Even in a debate as heated as the one over global warming, recent proposals by some Republican elders offer hope that cooler heads might one day prevail. They propose a conservative way to address climate risk: harnessing market forces with a carbon tax while refunding dividends to consumers. If such an approach is in the cards, what would it mean for consumers, particularly for buying gasoline without too much pain at the pump?
The University of Michigan Energy Survey asks consumers how much they can afford to pay for energy before the cost becomes so high that they would have to significantly change their lifestyle. The responses are the basis for the affordability indices we publish seasonally, one for home energy and the other for gasoline. Although we don’t ask explicitly about a carbon tax, our data equip us to estimate how many consumers would be pushed outside their comfort zones by a tax of a given magnitude.
The Climate Leadership Council — whose headliners include former GOP cabinet members James A. Baker III, George P. Shultz and Henry M. Paulson, Jr. — has floated a proposal to tax carbon dioxide (CO2) at $40 per ton. A carbon tax of that level translates to an added 36¢ per gallon at the pump.
Motor fuel is less expensive now than it was three years ago; the national average spanning the period of higher prices through the most recent data is $2.80 per gallon. A $40 per ton carbon tax would bump the price to $3.16 per gallon. Based on our survey responses, that price would still be considered affordable by more than 90% of Americans. It is well below the $5.00 per gallon level typical of the average response to our survey question, which asks:
At what price per gallon would gasoline get so high that it becomes unaffordable to you (and your family)?
If prompted, our interviewers clarify that “By unaffordable, we mean that you (and your family) would be forced to make significant changes in the way you get around.”
A price of $3.16 per gallon is still 40¢ lower the $3.56 per gallon national average over the year before the large price drop that occurred in the second half of 2014. Economic recovery was then well underway. New car sales — a key indicator of how Americans react to fuel prices — had recovered from their recession slump and where already shifting back toward more fuel consumptive SUVs and other light trucks.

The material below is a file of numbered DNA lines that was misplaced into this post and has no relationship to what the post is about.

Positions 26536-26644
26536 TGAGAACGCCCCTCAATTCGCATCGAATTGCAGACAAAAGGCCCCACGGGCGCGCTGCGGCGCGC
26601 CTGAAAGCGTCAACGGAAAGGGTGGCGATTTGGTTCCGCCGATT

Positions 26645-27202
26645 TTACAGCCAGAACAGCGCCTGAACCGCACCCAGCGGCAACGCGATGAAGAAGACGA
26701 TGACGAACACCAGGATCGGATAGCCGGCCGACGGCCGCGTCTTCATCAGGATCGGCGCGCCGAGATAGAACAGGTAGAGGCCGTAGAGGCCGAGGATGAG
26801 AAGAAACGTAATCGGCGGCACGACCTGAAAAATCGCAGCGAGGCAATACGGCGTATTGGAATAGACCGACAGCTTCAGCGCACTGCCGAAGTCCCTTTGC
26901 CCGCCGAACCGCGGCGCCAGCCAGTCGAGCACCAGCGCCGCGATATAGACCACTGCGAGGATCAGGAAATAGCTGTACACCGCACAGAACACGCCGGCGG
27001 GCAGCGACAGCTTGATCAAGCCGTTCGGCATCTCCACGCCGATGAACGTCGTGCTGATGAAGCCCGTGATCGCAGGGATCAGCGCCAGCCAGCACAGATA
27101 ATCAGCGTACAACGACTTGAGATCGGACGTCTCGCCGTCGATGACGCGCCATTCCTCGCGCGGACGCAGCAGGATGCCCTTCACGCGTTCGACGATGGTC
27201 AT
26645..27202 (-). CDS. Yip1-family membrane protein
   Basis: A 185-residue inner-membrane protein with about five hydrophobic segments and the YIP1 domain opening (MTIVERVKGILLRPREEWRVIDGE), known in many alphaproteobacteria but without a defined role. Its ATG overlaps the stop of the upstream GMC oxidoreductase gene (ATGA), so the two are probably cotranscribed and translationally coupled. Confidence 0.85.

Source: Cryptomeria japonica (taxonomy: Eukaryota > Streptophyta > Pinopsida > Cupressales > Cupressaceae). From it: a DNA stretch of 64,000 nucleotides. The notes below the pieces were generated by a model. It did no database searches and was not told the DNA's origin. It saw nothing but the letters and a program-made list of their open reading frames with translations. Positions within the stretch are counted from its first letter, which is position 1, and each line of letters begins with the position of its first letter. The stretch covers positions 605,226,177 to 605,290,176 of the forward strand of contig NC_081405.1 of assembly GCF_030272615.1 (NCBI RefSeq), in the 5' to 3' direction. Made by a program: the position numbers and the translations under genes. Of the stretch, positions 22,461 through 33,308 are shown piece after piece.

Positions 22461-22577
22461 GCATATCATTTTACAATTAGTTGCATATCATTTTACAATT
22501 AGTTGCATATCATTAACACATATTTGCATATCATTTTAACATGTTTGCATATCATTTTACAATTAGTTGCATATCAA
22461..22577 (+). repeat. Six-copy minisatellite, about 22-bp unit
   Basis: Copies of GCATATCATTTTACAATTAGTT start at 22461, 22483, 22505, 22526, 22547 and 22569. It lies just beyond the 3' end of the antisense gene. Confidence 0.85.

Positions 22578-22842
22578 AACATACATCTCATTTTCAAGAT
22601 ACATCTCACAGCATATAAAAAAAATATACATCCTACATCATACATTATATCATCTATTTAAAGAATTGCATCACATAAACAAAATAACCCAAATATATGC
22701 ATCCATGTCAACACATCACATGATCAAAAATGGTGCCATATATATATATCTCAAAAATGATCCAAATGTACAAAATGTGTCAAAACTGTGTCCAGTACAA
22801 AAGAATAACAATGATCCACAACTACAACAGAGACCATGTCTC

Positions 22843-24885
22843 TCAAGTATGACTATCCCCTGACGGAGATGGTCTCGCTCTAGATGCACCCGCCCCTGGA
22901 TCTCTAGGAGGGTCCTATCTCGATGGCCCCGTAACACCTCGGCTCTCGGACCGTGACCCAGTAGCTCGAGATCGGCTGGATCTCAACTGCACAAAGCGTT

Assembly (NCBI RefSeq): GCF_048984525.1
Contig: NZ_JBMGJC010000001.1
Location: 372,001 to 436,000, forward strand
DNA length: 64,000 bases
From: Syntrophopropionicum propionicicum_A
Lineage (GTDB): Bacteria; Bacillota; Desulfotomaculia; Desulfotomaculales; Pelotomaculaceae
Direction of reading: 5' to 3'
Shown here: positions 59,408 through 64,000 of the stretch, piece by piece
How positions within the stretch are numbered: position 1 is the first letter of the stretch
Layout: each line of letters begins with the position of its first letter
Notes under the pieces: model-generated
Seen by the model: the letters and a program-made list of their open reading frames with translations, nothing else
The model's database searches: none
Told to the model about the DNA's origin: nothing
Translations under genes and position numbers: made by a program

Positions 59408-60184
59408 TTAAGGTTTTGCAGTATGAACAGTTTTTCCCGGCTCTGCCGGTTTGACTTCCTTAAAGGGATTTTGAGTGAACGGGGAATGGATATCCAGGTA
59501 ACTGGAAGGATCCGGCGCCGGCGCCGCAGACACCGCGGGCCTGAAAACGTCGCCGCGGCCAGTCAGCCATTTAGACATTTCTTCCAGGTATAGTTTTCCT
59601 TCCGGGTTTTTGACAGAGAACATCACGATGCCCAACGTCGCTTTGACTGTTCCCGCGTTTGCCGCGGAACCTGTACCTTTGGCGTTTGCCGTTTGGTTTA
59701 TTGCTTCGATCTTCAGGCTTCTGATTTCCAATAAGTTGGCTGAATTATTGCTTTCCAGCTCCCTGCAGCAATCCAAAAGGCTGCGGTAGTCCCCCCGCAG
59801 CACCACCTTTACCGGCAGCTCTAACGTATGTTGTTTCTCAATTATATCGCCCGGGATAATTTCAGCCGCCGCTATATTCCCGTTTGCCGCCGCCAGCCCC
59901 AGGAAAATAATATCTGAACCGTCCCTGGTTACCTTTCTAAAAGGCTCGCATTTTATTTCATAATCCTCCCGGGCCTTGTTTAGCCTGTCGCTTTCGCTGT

The chart below shows the average survey response in comparison to the national average price of gasoline. Over the nearly four years of data analyzed to date, the average price considered unaffordable has been generally over $5.00 per gallon. Although it trended down as pump prices fell, the price that consumers consider unaffordable has not fallen as much as the price of gasoline itself. So the gap between actual gasoline prices and the average threshold for pain at the pump is quite large.
In other words, there is a good bit of leeway for a higher gasoline price before most Americans would be seriously pinched. But this good news (at least for carbon tax proponents) is not the whole story. Even at today’s prices, about 2% of consumers already feel constrained. More would feel pinched if a carbon tax were added to existing fuel taxes, and the number of consumers affected depends on household income.
The effect of varying levels of a carbon tax on different income groups is shown in the next chart. In addition to a $40 per ton tax, we examined a lower carbon tax of $10 per ton, which would add 9¢ to the price of a gallon of gasoline, and a high tax of $100 per ton, which would add 89¢ per gallon. All cases are relative to a base gasoline price of $2.80 per gallon.
This analysis grouped consumers into three categories (terciles) according to their self-reported household income. Even without a carbon tax added, 4.5% of low-income consumers feel that, at $2.80 per gallon, gasoline is costly enough that it affects their travel behavior. With a $40 per ton carbon tax, the number of low-income consumers who would feel serious pain at the pump jumps to 14%. That fraction compares to the 7% of middle-income consumers and 4% of high-income consumers that an additional 36¢ per gallon would push outside their comfort zones.
Naturally, these effects vary according to the carbon tax level. As seen in the chart, a $10 per gallon carbon tax does not appreciably change the number of consumers affected in any income group. Ten dollars per ton is similar to the price effect of some current carbon caps, for example. But the number of consumers who would find fuel unaffordable goes up quite a lot for the $100 per ton carbon tax, a level that some economists believe is needed to deeply reduce CO2 emissions in the long run.
Other surveys have found that support for a carbon tax depends on how the proceeds are used. Support rises if tax revenues are rebated back to consumers (as proposed by the Climate Leadership Council, among others). Our data underscore how such an approach would be most helpful for consumers who are less well off, a consideration for policymakers to keep in mind if they want to ease the burden of a carbon tax on those Americans who would be most affected.
For further details on the analysis behind these findings, download our full report on Carbon Taxes and the Affordability of Gasoline.